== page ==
Pet Seizures; Signs, Causes and Solutions
It can be terrifying to see your canine companion have a seizure. You feel helpless because you don’t know what to do or why it’s happening. All you know is that your beloved dog is in trouble, maybe serious trouble.
Here’s some tips and advise from one of my favorite and most relied upon sources, a vet that believes in not only conventional medicine, but alternative medicine as well, Dr. Andrew Jones.
Most of the time your veterinarian will offer you ONLY one option… traditional medication.
But there are other options.
Signs of Seizures
The signs of seizures vary, but they generally include some of the following symptoms:
- Loss or derangement of consciousness
- Contractions of all the muscles in the body
- Changes in mental awareness from nonresponsiveness to hallucinations
- Involuntary urination, defecation, or salivation
- Behavioral changes, including non-recognition of owner, viciousness, pacing, and running in circles
Seizures consist of three components:
1) The pre-ictal phase, or aura, is a period of altered behavior in which the dog may hide, appear nervous, or seek out the owner. It may be restless, nervous, whining, shaking, or salivating. This may last a few seconds to a few hours.
2) The ictal phase is the seizure itself and lasts from a few seconds to about five minutes. During this period, all of the muscles of the body contract strongly. The dog usually falls on its side and seems paralyzed while shaking. The head will be drawn backward. Urination, defecation, and salivation often occur. If it is not over within five minutes, the dog is said to be in status epilepticus or prolonged seizure.
3) During the post-ictal phase, there is confusion, disorientation, salivation, pacing, restlessness, and/or temporary blindness. There is no direct correlation between the severity of the seizure and the duration of the post-ictal phase.
Despite the dramatic signs of a seizure, the dog feels no pain, only bewilderment. Dogs do not swallow their tongues. If you put your fingers into its mouth, you will do no benefit to your pet and will run a high risk of being bitten very badly. The important thing is to keep the dog from falling and hurting itself. As long as it is on the floor or ground, there is little chance of harm occurring. If seizures continue for longer than a few minutes, the body temperature begins to rise. If hyperthermia develops secondary to a seizure, another set of problems may have to be addressed.
Status epilepticus bears special note. It is characterized by a seizure that lasts more than five minutes. When it occurs, the dog’s life is endangered. Unless intravenous medication is given promptly, the patient may die. If this occurs, you should seek treatment by a veterinarian immediately.
Causes of Seizures
There are many, many causes of seizures. Epilepsy is the most common and of least consequence to the dog. The other extreme includes severe diseases such as brain tumors. Fortunately, most are due to epilepsy.
When a seizure occurs, we begin by taking a thorough history concentrating on possible exposure to poisonous or hallucinogenic substances or history of head trauma. We also perform a physical examination, a basic battery of blood tests, and an electrocardiogram (EKG). These tests rule out disorders of the liver, kidneys, heart, electrolytes, and blood sugar level. A heartworm test is performed if your dog is not taking heartworm preventative very regularly.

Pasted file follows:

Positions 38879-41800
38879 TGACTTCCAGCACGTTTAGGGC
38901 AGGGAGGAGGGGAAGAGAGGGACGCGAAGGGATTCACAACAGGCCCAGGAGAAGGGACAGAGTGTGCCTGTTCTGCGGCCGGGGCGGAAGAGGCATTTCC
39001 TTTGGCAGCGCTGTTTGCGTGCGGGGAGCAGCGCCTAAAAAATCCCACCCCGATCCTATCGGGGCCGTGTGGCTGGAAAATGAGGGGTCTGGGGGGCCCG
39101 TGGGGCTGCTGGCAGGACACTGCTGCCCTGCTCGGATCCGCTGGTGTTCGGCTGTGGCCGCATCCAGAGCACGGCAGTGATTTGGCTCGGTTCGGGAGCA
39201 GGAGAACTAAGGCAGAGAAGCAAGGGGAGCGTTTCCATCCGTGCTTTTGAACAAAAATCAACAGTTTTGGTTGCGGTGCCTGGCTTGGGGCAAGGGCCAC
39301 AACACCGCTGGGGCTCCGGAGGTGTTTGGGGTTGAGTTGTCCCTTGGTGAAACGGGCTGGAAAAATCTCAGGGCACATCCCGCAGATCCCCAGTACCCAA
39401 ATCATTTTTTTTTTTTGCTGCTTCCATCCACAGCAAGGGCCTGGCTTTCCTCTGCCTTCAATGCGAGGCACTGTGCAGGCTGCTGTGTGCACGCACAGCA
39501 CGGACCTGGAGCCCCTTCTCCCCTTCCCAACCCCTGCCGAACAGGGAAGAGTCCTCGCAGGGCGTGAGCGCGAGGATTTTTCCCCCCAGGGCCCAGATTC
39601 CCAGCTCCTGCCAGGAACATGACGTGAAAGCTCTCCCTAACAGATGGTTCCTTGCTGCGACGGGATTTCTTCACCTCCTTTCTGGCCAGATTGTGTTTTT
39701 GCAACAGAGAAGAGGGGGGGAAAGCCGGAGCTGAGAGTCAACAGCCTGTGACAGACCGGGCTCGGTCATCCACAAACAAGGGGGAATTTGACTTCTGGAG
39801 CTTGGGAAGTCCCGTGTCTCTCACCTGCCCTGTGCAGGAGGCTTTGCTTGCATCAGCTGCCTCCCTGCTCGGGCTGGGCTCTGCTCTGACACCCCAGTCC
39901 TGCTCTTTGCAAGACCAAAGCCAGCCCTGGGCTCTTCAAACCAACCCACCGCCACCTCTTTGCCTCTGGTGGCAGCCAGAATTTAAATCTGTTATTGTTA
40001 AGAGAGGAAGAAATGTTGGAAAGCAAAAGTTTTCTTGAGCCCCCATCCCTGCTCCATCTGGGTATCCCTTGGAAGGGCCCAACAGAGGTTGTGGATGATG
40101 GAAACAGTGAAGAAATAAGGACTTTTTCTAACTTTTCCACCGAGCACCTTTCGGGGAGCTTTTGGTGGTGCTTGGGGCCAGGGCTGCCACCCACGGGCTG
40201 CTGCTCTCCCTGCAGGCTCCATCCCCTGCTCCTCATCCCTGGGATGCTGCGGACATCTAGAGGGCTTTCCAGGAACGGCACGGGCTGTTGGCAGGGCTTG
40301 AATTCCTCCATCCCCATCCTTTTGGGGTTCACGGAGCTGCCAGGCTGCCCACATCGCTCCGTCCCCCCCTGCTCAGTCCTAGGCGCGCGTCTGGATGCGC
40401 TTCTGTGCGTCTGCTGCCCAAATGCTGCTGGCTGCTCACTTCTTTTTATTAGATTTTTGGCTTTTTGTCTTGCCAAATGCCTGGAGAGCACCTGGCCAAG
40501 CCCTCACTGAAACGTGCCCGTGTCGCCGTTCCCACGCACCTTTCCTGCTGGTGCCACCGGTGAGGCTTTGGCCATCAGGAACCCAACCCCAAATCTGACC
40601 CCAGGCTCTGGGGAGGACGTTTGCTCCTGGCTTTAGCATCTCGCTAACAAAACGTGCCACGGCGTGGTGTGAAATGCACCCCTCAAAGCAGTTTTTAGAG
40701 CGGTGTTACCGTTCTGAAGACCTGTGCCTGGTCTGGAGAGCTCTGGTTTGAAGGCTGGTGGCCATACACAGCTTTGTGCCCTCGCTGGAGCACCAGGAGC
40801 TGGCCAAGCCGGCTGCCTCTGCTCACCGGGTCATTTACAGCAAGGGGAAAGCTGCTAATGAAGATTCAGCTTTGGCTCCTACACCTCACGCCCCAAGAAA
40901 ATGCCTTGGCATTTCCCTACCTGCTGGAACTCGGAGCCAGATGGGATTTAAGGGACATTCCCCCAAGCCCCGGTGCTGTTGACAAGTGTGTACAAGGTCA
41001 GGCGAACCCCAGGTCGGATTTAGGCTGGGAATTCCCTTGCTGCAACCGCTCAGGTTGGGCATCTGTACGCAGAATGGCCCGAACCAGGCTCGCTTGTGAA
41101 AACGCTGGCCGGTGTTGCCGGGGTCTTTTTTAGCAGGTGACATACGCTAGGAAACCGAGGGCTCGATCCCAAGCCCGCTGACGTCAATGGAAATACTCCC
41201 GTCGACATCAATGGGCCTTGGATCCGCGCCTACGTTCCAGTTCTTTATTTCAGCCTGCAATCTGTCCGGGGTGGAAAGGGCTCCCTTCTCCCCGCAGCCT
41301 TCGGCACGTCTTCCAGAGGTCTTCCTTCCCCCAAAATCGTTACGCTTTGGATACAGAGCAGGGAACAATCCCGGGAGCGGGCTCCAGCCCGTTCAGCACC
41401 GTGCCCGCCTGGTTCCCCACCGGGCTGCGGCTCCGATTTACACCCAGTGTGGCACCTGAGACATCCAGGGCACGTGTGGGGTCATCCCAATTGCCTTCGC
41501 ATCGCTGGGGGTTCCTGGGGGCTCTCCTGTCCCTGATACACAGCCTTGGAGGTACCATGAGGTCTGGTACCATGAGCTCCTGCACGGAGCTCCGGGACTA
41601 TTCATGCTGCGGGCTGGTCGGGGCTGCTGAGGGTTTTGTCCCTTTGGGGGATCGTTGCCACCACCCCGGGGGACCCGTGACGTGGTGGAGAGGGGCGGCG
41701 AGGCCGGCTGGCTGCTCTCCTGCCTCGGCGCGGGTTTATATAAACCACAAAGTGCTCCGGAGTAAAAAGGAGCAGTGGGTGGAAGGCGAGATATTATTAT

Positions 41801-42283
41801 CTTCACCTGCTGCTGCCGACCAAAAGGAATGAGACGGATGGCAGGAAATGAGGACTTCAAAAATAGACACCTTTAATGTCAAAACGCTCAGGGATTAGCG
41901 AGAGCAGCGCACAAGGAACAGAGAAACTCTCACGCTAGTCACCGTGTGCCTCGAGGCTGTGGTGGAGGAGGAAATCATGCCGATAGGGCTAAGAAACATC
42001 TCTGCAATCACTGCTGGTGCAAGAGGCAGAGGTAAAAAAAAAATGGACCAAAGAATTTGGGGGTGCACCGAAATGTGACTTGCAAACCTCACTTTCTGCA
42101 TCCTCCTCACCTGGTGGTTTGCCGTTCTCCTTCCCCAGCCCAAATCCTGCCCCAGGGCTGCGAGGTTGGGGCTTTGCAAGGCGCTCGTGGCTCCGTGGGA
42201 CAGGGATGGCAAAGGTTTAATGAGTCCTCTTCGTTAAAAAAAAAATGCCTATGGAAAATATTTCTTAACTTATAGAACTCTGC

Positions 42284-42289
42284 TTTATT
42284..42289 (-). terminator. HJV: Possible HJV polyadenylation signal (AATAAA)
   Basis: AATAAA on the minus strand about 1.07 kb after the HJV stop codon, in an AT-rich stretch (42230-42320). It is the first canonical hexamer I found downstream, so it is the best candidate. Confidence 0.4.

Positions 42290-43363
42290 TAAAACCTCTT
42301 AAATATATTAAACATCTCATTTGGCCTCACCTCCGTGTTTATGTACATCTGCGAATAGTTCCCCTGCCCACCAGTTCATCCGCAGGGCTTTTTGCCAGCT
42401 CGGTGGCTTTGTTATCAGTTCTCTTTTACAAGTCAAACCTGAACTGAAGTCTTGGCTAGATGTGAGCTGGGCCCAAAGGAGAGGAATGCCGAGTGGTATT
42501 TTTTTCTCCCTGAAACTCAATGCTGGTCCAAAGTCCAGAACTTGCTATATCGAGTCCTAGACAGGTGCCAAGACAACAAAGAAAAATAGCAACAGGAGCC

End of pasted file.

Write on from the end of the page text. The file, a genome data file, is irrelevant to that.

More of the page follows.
If these tests are normal and there is no exposure to poison or recent trauma, further diagnostics may be performed depending on the severity and frequency of the seizures. Occasional seizures are of less concern than when the seizures are becoming more severe and frequent. In this instance, a spinal fluid tap and fluid analysis may be performed. Depending on availability, specialized imaging of the head with a CAT scan or MRI might be performed. Fortunately, these additional tests are usually not needed.
To the Veterinarian
We generally prescribe 1-2 weeks of anticonvulsant therapy. If there are no more seizures during that time, the anticonvulsants are gradually discontinued. The next treatment is determined by how long it takes for another seizure to occur. That may be days, months, or years. At some point, many dogs have seizures frequently enough to justify continuous anticonvulsant therapy. Since that means that medication must be given every 12 to 24 hours for the rest of the dog’s life, we do not recommend that until seizures occur about every 30 days or unless they last more than five minutes.
It is important to avoid sudden discontinuation of any anticonvulsant medication. Even normal dogs may be induced to seizure if placed on anticonvulsant medication and then abruptly withdrawn from it. Your veterinarian can outline a schedule for discontinuing the medication.
There are reports that show a link between diet and seizures in dogs. Every seizuring pet should at least try a commercial hypoallergenic diet for 12 weeks. You can also make your own elimination diet.
This has been used an anticonvulsant for some dogs. Many dogs only have seizures at night.
Cicuta virosa. This can be given to control seizures.
Many pets with epilepsy will seizure in response to certain stimuli, such as loud noises or bright lights. Get to know what triggers your pet’s seizures, and avoid these situations.
To find out more, for your dog’s sake, not only about seizures but about almost any health related problem or situation, CLICK HERE. Trust me, I did!
Like this post? Subscribe to my RSS feed and get loads more!